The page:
Sam muttered something inaudible. ‘It’s out of his own head, of course,’ said Frodo. ‘I am learning a lot about Sam Gamgee on this journey. First he was a conspirator, now he’s a jester. He’ll end up by becoming a wizard – or a warrior!’
I love these hobbitses. You just watch Sam become a wizard!
And then we get to the other big difference in the chapter: Glorfindel.
To Frodo it appeared that a white light was shining through the form and raiment of the rider, as if through a thin veil.
I guess one elf will do more or less the same as another, and I definitely understand PJ wanting to condense the number of characters who show up once and never really do anything later, but Glorfindel is still awesome. He was the one who fought off the Black Riders at the Last Bridge so that they could cross it safely – leaving an “elf-stone” (beryl) as a token. He also has an awesome elf-steed (Asaloth), which he allows Frodo to ride so he can escape if they run into anymore Black Riders.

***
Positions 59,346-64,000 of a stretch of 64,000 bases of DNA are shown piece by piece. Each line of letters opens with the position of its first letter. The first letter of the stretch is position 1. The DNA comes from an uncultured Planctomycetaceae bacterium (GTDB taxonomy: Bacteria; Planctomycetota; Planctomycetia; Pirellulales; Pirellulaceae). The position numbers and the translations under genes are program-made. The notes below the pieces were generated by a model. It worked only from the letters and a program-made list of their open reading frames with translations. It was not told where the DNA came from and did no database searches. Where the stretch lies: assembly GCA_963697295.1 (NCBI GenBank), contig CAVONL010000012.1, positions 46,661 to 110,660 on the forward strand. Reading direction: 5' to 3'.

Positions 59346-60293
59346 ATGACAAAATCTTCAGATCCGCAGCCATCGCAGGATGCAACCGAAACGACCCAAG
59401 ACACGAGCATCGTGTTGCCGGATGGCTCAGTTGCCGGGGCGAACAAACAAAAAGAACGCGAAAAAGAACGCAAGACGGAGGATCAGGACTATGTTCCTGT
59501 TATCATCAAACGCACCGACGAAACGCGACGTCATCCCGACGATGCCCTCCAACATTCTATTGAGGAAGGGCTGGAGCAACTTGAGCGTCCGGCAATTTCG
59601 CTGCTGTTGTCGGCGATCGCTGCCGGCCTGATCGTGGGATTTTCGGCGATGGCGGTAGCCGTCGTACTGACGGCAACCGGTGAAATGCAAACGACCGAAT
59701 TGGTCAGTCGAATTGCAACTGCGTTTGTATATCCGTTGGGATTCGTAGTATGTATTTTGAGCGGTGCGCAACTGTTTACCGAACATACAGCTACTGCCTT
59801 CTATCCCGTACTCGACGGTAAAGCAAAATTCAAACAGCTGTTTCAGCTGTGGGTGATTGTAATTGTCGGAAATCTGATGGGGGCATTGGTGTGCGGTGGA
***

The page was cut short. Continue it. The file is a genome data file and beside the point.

‘I shall not ride him, if I am to be carried off to Rivendell or anywhere else, leaving my friends behind in danger.’
Glorfindel smiled. ‘I doubt very much,’ he said, ‘if your friends would be in danger if you were not with them! The pursuit would follow you and leave us in peace, I think. It is you, Frodo, and that which you bear that brings us all in peril.’
This feeling of homelessness is almost constant in Book I. In the first chapter, Frodo is (almost) moved to follow Bilbo, who had something of a restless spirit. From then on, Frodo became aware that he must leave what he loves in order to protect it, and then he just started fleeing from one danger to another with little guidance. But it’s his friends and allies that keep pushing him forward, one step at a time.